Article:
What IS The Tarkine?

by Carol Haberle

In the 1830’s George Augustus Robinson wrote in his diaries of entering the ‘Tarkine’ in search of the ‘Tarkineer Aboriginal Band’, just one of the Aboriginal tribes who inhabited the western Tasmanian coastline (from the Arthur River to the Pieman River) before European colonisation.  This is the earliest recorded usage of the word ‘Tarkine’.  Rich in Aboriginal culture and history, today we know The Tarkine as a very diverse region.

Tarkine - Whyte's Lookout, Waratah Tasmania
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Views over the Tarkine from Whyte’s Lookout, Waratah, Tasmania

A region that consists of wild, rugged coastlines; cool temperate rainforests; privately owned rich, fertile farmlands; state forests and protected areas.  A 477 000 hectare wilderness in the remote north west of Tasmania.  It covers an area from the Arthur River to the north; the Pieman River to the south; the Murchison Highway to the east and the Indian Ocean to the west.

Tarkineer Aboriginal Band

Along the wild, wind-swept coastline can be found numerous hut depressions found in aboriginal middens, artefact scatters, ceremonial stone arrangements, petroglyph’s, and spongolite (a particular rock used to make stone tools).  All the remains of the sedentary way of life of a band of Tasmanian Aborigines who lived along the coastline, hunting seals, land mammals and gathering shellfish.

Tarkine - Arthur River
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Mouth of the Arthur River on the edge of the Tarkine: the wild, windswept coastline

Huge sand dunes which extend several kilometres inland and continue to grow, slowly filling forests with sand.  Small fishing villages from where brave fishermen still today test the wild oceans in their small fishing boats.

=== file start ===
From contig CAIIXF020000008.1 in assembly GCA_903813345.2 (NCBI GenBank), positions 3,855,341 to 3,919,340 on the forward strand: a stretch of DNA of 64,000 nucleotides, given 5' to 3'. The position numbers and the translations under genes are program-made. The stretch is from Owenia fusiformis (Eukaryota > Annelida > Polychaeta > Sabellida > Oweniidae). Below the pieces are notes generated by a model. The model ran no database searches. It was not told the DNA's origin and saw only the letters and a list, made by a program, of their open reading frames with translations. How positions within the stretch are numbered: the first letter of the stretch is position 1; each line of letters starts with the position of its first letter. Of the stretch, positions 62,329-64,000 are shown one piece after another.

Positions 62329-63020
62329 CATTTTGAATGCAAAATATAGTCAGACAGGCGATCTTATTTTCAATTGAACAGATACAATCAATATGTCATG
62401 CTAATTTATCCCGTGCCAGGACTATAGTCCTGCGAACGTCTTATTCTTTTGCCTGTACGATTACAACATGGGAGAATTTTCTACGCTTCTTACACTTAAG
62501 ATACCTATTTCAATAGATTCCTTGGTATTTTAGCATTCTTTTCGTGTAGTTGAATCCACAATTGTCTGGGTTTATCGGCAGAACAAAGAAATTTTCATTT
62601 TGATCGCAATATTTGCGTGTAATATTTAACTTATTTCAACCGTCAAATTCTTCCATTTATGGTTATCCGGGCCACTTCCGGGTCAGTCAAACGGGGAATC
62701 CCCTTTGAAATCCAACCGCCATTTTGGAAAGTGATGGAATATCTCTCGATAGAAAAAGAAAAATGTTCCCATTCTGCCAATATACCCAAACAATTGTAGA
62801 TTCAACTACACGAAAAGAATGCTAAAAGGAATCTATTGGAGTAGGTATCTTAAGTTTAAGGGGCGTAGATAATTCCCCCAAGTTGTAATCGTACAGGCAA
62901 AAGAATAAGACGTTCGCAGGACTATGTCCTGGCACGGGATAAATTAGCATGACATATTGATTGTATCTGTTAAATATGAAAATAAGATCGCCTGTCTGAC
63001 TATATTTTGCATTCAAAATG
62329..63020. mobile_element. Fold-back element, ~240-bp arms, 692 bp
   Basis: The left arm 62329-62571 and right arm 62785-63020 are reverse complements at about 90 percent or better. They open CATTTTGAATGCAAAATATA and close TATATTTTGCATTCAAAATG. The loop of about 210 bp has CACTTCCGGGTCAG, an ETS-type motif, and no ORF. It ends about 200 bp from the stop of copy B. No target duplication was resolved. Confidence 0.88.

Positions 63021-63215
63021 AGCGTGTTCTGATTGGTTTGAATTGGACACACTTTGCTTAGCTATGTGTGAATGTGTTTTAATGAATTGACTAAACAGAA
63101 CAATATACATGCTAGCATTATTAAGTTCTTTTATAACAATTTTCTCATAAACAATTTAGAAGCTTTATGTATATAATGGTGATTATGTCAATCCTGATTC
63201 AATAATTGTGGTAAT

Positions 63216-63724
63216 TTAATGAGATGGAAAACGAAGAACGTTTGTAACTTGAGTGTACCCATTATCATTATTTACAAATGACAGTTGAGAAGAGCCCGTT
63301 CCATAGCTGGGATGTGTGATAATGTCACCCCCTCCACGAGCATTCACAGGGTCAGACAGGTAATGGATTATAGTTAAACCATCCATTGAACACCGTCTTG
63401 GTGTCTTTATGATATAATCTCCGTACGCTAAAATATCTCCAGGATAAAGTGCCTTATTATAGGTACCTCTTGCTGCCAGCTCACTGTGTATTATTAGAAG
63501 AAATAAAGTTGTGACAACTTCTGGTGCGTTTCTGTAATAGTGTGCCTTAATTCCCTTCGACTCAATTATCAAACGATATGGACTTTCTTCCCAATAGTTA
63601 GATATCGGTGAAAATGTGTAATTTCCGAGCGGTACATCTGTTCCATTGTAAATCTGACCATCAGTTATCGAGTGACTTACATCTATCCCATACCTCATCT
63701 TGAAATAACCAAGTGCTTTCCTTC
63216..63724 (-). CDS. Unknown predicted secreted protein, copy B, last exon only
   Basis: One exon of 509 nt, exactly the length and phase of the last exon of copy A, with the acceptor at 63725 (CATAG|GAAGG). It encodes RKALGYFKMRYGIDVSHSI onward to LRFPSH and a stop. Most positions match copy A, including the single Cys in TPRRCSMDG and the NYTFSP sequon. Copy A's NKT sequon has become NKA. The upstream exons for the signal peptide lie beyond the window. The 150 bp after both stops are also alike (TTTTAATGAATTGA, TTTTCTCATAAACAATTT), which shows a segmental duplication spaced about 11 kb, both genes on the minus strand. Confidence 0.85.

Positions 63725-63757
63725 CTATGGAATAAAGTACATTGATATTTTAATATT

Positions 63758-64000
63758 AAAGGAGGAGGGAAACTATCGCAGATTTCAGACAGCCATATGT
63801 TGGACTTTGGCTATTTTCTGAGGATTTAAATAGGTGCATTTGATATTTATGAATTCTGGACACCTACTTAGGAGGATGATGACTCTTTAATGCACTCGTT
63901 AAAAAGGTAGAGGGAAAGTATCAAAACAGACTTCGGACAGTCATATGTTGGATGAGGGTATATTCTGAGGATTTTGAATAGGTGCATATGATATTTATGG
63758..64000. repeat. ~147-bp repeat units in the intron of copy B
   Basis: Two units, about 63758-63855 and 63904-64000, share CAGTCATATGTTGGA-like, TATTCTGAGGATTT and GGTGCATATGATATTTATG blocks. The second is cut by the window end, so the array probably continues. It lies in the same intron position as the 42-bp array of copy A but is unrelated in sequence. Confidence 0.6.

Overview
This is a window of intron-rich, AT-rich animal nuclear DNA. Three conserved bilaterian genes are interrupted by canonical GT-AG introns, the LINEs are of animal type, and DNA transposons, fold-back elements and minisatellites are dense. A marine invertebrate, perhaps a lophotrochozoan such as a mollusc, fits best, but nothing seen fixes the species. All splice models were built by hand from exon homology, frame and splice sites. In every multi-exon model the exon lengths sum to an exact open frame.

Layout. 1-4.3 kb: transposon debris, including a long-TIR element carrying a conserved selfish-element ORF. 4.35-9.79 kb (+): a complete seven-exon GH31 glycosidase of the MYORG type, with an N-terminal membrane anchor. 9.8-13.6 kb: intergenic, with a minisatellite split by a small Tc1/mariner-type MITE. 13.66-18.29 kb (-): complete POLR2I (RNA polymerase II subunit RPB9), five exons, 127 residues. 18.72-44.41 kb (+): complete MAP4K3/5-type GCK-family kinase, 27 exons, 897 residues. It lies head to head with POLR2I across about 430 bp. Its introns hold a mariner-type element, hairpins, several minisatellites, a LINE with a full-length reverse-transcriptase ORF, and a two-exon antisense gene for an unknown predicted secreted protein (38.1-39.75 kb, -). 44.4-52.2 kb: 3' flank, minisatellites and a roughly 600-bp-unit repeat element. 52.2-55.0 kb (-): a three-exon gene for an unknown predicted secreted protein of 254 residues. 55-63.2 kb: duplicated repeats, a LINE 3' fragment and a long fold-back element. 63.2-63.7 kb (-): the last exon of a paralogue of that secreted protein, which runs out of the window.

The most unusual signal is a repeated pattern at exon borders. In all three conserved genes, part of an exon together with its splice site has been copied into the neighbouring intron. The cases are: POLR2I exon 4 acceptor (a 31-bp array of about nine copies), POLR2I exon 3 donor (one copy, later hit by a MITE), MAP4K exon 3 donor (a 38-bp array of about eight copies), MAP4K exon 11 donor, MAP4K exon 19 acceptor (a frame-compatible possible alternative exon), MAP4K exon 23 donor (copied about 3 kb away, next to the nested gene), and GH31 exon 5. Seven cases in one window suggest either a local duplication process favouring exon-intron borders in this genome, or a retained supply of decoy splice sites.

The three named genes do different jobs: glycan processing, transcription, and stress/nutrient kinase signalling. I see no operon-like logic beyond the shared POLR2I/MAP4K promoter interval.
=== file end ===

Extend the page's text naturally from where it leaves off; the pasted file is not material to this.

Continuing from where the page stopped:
Tasmanian Rainforest

The Tarkine includes Australia’s largest tract of cool, temperate rainforest, which supports the flora, lichens and fossils that help tell the story of Tasmania’s ancient flora and it’s evolution, showing links to the ancient super-continent of Gondwanaland.  A walk through the cool, green comfort of these rainforests is a delight.

Tarkine - Lichen & Fungi
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Lichen and fungi on the Tarkine rainforest floor

Soft green mosses, fungi and lichen underfoot; towering manferns; huge old myrtle trees up to 50metres high tower overheadLeatherwood and sassafras trees, everything so cool, green and alive with unique creatures and habitats not found anywhere else in the world.  It is a home to many threatened and endangered species of both flora and fauna.

Global Significance: Settlements, Mountains & Rivers

The Tarkine is also home to globally significant magnesite karsts (landforms characterised by caves and sinkholes), including unique cave and pinnacle formations.  Filled with pioneering heritage, our history is evident in the historical settlements of Temma, Corinna, Balfour, Waratah, Luina and Magnet.

Tarkine - Trowutta Arch
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Trowutta Arch ~ an example of a magnesite karst in the Tarkine, Tasmania

From the mountains to the sea, the wild rivers flow through much of the Tarkine.  The Arthur, the Pedder, the Thornton, the Rapid and the Donaldson all flow from mountains through the wilderness of the Tarkine.  The Arthur River is completely wild, never logged, never dammed and free from bushfires for over 650 years.


 

So often we hear of a place that has outstanding heritage significance.  A place that has both natural and cultural history; a place that is important to science; a place relatively untouched by human activity or a place of extraordinary, pristine beauty

In Tasmania, we have The Tarkine.  It contains all of the above, and so much more.

Tarkine - Tasmanian Rainforest
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The cool, green comfort of the Tarkine Rainforest, Tasmania

All photos ©Carol Haberle, H&H Photography.
You can follow Carol on Facebook at Haberle Photo Cards

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Map: Tarkine Tasmania…